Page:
Intestinal Lymphangiectasia Clinical Presentation

Updated: Nov 21, 2023
  • Author: John W Birk, MD, FACG; Chief Editor: Burt Cagir, MD, FACS  more...
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Patients typically present with pitting edema and nonbloody diarrhea. Primary intestinal lymphangiectasia usually results in bilateral edema, whereas the secondary intestinal lymphangiectasia often leads to unilateral edema, caused by various neoplastic, infiltrative, and inflammatory lesions affecting one side of the body. Onset of the disease during the early party of the first decade of life often results in growth retardation. [5]

Additional symptoms include anasarca, lymphedema, weight loss, fatigue, abdominal pain, steatorrhea, malabsorption (fat-soluble vitamin deficiencies), lymphocytopenia, and hypogammaglobulinemia. [5] Despite the presence of hypogammaglobulinemia, opportunistic infections are rare. However, lymphocytopenia predisposes patients to abnormal cellular immunities, such as homograft rejection and cutaneous anergy.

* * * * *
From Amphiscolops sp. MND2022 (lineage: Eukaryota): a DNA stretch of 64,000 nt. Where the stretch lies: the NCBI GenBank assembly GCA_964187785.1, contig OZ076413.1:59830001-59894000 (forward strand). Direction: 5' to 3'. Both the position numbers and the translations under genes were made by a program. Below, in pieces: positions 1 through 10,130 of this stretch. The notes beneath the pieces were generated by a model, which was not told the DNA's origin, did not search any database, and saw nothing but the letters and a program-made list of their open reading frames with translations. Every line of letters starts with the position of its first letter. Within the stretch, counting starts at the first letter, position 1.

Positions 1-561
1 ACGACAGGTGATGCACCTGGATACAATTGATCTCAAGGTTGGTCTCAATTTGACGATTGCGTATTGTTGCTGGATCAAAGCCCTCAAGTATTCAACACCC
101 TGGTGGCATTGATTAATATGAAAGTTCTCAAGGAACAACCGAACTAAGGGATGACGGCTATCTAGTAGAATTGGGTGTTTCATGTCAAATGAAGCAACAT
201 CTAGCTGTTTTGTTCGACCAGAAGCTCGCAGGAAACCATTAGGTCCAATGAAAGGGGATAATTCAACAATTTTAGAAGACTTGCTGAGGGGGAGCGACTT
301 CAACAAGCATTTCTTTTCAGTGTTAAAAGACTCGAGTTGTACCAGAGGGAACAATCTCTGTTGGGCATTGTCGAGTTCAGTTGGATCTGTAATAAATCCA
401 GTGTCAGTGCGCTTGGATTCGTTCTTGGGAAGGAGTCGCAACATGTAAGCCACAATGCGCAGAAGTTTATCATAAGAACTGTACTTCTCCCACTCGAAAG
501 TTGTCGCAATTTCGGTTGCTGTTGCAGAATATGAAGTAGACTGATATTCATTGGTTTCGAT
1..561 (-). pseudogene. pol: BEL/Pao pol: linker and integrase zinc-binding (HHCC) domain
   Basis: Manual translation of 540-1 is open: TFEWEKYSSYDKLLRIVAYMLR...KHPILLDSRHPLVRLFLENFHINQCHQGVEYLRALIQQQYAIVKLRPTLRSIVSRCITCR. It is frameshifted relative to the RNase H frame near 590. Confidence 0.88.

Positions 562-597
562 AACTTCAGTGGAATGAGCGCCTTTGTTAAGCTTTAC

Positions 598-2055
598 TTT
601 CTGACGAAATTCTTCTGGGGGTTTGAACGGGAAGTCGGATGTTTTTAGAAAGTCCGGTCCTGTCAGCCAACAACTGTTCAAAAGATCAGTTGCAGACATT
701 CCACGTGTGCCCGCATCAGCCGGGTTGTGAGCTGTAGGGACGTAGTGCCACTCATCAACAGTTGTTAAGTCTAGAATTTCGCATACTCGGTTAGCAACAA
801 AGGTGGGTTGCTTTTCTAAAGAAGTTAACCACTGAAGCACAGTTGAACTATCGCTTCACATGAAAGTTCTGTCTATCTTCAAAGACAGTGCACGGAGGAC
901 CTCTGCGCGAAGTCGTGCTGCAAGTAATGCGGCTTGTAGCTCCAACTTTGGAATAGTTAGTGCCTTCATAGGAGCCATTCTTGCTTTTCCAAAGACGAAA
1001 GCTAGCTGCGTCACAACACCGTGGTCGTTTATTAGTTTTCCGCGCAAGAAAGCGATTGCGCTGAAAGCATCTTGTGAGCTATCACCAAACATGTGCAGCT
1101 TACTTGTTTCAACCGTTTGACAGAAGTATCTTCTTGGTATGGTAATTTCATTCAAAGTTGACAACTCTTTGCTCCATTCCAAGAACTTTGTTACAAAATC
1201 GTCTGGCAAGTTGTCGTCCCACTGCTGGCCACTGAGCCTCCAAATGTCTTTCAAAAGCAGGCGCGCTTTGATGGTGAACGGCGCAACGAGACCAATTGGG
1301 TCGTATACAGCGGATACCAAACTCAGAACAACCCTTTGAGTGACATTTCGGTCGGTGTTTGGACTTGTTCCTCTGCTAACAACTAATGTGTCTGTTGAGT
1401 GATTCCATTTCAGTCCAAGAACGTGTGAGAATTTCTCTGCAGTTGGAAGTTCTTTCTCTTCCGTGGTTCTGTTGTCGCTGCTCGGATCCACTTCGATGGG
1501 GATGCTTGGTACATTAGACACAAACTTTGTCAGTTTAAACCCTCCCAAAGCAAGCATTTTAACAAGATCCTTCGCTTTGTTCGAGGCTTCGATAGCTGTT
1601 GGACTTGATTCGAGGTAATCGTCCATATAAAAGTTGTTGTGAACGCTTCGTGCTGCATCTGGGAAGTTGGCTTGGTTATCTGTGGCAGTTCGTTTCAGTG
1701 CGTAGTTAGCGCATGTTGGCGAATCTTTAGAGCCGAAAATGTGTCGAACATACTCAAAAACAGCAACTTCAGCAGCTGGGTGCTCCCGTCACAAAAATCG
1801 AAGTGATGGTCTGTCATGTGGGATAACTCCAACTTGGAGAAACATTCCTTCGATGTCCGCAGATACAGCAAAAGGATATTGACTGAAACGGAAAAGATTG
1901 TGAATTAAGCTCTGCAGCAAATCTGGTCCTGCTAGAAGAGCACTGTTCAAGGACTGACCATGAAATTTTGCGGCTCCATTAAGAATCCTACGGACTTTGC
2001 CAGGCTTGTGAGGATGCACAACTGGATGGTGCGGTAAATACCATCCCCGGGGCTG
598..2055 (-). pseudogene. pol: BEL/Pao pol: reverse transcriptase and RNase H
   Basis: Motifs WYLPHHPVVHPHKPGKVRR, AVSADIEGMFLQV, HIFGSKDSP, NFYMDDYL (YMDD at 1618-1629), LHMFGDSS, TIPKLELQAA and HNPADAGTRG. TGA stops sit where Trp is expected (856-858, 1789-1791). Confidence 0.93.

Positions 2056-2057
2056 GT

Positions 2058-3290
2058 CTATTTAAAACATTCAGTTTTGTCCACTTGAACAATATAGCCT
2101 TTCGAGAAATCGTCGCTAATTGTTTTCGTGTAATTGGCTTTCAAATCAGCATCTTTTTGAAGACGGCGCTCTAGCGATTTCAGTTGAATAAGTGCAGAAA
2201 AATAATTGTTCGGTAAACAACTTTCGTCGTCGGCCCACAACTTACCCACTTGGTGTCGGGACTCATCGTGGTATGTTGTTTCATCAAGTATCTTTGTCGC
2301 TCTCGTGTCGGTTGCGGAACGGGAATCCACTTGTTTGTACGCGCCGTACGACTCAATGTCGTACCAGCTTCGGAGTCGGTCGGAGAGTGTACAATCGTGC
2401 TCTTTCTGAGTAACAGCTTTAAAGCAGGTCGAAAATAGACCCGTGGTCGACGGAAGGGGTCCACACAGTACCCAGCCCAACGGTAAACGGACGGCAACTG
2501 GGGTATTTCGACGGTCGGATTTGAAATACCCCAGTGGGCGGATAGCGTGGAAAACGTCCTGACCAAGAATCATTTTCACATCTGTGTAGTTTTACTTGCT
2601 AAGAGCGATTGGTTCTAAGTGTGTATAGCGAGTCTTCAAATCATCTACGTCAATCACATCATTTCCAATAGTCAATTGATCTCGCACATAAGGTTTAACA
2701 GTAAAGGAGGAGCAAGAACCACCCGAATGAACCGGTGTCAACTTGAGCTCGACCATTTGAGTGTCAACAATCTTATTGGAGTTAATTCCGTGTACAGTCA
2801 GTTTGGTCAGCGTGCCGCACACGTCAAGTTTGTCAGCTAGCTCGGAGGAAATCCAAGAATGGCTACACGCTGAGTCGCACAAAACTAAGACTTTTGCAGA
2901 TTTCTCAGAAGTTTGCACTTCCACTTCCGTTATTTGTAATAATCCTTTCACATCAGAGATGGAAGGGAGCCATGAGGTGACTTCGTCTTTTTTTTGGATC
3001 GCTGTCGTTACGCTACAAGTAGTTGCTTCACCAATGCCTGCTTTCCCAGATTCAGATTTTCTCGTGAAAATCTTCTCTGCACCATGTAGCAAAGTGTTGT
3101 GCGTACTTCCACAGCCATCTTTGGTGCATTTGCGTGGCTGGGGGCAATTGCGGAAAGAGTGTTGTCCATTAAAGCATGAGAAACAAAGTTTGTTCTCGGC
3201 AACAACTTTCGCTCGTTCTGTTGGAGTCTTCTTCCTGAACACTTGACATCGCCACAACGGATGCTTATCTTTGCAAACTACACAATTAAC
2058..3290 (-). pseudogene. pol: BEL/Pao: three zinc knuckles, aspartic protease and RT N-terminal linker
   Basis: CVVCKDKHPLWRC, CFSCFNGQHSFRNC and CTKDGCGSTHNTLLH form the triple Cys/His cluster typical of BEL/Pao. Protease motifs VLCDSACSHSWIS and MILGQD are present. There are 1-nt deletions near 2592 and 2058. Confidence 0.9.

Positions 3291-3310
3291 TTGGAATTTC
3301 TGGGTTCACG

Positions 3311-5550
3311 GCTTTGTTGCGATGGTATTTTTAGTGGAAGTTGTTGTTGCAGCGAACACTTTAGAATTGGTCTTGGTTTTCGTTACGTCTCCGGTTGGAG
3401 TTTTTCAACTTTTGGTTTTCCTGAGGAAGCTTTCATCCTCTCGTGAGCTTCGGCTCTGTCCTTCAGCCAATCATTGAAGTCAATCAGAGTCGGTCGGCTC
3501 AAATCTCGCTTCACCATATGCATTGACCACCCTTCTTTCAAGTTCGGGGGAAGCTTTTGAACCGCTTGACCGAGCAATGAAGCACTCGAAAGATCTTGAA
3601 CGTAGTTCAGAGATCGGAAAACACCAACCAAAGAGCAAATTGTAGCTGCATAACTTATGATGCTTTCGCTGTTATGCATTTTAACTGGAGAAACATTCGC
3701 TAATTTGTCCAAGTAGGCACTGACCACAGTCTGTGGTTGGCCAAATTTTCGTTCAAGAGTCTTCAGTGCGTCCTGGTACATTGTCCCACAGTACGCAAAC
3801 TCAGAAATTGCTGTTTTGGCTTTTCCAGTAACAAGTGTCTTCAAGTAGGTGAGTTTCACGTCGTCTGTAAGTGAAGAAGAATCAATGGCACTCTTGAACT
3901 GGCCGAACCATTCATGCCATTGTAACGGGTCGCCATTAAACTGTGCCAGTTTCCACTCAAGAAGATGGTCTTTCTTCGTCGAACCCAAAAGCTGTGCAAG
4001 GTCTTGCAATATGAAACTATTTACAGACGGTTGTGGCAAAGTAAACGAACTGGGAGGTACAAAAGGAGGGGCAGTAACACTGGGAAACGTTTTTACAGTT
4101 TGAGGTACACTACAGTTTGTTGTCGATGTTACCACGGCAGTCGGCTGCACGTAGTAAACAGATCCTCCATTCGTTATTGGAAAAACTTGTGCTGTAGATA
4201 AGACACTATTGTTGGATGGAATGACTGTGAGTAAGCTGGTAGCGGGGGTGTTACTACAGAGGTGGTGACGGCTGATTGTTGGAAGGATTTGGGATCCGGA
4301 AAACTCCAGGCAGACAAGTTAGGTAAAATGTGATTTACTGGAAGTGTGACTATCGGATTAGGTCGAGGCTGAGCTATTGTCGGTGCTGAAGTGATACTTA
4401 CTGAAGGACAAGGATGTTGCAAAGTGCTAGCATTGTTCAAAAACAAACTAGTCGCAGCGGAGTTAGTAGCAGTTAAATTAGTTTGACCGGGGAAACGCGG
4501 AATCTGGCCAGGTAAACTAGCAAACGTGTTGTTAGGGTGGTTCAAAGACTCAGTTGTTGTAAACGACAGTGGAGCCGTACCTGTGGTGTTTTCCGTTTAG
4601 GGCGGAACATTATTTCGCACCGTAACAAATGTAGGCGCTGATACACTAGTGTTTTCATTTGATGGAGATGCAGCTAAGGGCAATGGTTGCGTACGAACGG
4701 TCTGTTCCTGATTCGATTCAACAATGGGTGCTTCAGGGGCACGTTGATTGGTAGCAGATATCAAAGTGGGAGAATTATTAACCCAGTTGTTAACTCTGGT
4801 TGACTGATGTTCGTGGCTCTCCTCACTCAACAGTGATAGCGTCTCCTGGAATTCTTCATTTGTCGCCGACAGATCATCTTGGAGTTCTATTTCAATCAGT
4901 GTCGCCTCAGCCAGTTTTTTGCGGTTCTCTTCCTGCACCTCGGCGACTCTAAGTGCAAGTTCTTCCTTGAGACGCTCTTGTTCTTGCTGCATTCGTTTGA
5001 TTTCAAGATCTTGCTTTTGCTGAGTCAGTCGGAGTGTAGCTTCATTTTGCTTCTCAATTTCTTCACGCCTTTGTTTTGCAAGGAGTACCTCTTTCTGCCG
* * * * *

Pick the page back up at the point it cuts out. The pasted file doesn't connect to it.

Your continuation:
Patients with long-standing lymphangiectasia may also experience ascites, often chylous ascites, and chylous pleural effusions. [5]


Physical Examination

Primary intestinal lymphangiectasia

Peripheral edema, predominantly bilateral lower limb edema, is a common finding in patients with primary intestinal lymphangiectasia. [10] Other signs include anasarca, including decreased breath sounds due to pleural effusion, distended abdomen from ascites, and weight gain.

In some cases, macular edema observed during funduscopic examination has been reported and can lead to reversible blindness. [11]

Pachydermoperiostosis has been associated with intestinal lymphangiectasia. [12] Pachydermoperiostosis is a rare hereditary disease characterized by clubbing of the fingers, periostosis, and skin changes.

Secondary lymphangiectasia

Secondary lymphangiectasia can present with a spectrum of physical findings, which vary depending on the underlying cause.